I have no doubt that you will continue to exert influence; a group ‘eminence grise’?

I too would like the 'potatoes fermiƩre' recipe.
And I agree about cold meat. Decent pork is delicious cold, as is beef. Likewise turkey, duck, goose (not that there is much left over) and game of all sorts. And (I hesitate) cold leg of lamb, meticulously stripped of fat, makes a great sandwich with Branston or mint (or onion) sauce.

I too have had problems with Picasa 3. Making collages takes an age (estimated half an hour a time) and it seems to insist upon checking all thumbnails after every operation.
I intend to adopt your twin-system solution.
Don’t worry about being ‘resource-hungry’; you are extremely ‘resource-full’.

Lovely Spitfire pictures.
Elegant plane, elegant motor.
And a chance to correct my stupid error of yesterday.
1/72 is NOT eight feet to an inch (eighth scale); that is 1/96 (virtually impossible to distinguish from the current metric 1/100).
1/72 is, of course six feet to an inch and I am sure it was used for something; possibly Dinky army vehicles, possibly Hornby 00 gauge?
Reg’ll know.

It transpires that Sandra’s halfsister, Joan Dabell (nee Pitman), worked at Beecrofts, probably in the 60s.

I take your point about the sunrise picture. ‘Eye of the beholder’ I reckon.

You say ‘Eschler’, I say ‘Eischler’ but apparently it should be ‘Escher’!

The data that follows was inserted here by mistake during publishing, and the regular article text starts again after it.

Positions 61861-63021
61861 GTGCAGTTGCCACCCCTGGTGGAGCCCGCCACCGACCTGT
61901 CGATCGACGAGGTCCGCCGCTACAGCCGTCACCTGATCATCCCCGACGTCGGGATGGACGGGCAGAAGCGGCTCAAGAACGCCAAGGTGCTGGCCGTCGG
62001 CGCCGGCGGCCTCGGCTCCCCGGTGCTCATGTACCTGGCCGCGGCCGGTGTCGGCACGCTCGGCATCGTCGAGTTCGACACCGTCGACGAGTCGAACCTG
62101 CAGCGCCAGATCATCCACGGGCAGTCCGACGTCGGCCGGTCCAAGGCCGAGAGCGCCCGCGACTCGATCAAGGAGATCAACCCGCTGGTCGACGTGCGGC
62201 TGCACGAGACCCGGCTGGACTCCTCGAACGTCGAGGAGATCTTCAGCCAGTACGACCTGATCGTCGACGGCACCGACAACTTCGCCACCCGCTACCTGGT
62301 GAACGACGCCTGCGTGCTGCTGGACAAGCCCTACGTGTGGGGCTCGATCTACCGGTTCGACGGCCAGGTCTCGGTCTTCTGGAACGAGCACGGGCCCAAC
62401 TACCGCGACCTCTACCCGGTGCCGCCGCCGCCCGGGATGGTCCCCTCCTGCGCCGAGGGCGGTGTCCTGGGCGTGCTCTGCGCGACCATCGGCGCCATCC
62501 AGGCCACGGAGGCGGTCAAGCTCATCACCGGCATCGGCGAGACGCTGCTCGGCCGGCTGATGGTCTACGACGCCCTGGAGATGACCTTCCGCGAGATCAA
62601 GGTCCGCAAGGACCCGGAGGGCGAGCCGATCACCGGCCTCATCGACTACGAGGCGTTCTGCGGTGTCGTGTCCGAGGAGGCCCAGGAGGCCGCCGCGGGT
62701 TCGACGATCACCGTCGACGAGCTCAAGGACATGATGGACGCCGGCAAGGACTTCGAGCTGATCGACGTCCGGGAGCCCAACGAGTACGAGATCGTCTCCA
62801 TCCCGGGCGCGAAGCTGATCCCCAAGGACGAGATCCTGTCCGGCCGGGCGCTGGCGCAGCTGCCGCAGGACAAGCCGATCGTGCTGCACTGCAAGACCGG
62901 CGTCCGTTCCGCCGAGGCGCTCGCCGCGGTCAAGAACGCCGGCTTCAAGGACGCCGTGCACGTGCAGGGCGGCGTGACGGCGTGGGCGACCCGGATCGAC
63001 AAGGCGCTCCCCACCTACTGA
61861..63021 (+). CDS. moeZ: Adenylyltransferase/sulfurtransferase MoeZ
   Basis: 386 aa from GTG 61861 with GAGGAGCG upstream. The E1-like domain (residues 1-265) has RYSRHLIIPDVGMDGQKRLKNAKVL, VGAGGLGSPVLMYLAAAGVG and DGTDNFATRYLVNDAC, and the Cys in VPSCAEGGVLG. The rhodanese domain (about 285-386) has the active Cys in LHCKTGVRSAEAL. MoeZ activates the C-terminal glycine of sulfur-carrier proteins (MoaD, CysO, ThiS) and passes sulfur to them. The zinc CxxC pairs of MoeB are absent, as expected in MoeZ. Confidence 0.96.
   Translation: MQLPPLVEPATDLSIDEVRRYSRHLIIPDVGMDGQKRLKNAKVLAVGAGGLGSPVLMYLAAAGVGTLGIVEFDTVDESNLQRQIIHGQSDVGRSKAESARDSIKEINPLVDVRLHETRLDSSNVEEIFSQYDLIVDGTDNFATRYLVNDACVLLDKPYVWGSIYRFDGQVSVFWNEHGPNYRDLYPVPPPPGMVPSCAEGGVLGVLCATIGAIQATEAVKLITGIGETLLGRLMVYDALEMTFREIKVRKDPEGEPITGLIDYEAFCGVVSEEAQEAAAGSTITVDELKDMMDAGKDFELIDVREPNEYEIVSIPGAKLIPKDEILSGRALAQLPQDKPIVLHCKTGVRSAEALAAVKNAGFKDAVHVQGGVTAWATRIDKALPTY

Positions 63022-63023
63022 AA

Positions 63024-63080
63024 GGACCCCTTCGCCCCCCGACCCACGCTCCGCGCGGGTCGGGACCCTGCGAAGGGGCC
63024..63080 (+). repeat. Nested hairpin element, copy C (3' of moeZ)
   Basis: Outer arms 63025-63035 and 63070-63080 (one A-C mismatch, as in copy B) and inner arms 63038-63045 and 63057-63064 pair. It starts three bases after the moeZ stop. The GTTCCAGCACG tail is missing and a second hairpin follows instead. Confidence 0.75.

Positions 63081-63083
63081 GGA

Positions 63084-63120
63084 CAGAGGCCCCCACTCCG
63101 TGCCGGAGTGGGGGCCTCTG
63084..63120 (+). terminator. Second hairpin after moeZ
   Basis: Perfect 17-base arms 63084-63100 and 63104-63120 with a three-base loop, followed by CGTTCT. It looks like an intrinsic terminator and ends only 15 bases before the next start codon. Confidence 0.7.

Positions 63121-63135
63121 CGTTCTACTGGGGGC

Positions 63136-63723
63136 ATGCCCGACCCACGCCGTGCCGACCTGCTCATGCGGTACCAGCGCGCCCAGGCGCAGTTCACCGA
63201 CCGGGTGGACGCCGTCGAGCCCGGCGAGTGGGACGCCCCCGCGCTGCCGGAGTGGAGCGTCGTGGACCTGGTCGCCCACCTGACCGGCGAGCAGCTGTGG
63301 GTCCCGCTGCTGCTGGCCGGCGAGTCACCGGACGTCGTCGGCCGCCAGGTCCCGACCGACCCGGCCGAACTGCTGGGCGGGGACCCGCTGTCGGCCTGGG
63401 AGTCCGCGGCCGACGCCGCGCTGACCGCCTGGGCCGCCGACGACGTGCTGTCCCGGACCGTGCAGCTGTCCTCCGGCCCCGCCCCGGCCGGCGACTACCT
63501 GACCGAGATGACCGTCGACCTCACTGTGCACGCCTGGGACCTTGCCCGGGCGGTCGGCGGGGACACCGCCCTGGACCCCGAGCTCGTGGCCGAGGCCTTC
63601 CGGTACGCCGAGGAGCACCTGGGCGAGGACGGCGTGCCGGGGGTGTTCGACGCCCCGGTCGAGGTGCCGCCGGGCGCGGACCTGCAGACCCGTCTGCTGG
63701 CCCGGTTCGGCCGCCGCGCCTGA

Thanks for the link. His traditional works, and others, were unfamiliar to me too. I have always liked the ‘ducks turning into frogs’ best.

Jill said...

I thought it was 'Eschler' too.... somebody worked out a knitting pattern using his ducks facing alternate ways (and becoming other ducks) and I have always wanted to do it, perhaps as a cushion cover rather than a garment, but you need quite a large area to appreciate the design. I have spoken to gardener about us getting one of these dwarf Liquidamber trees. Is it a sort of acer? We had a bulb planting day last week, all six hanging baskets done, tulips down the drive in various pinks, pots and trough by front door. Still have daffs to put in round the bird bath and more pots..... The M & S bulbs were not too good, one packet had three out of five bulbs green and mouldy-looking (that is going back) and some of the other packs had one or two duff ones. Gardener said they were inferior (though of a more interesting kind) to the bags I had bought at Sidmouth Market when we were in Devon - fill a bag yourself for £1, mixed daffs and narcissus.

Will you have a problem getting people to take your place on the Nat.Trust Committee?

bungus said...

2nd post.

I cooked 4Ticks’ West Country Apple Cake yesterday. It looked good and tastes very good.
Just one question. How small do you chop the apples? Mine sank to the bottom making it a bit soggy. Or perhaps I added too much milk?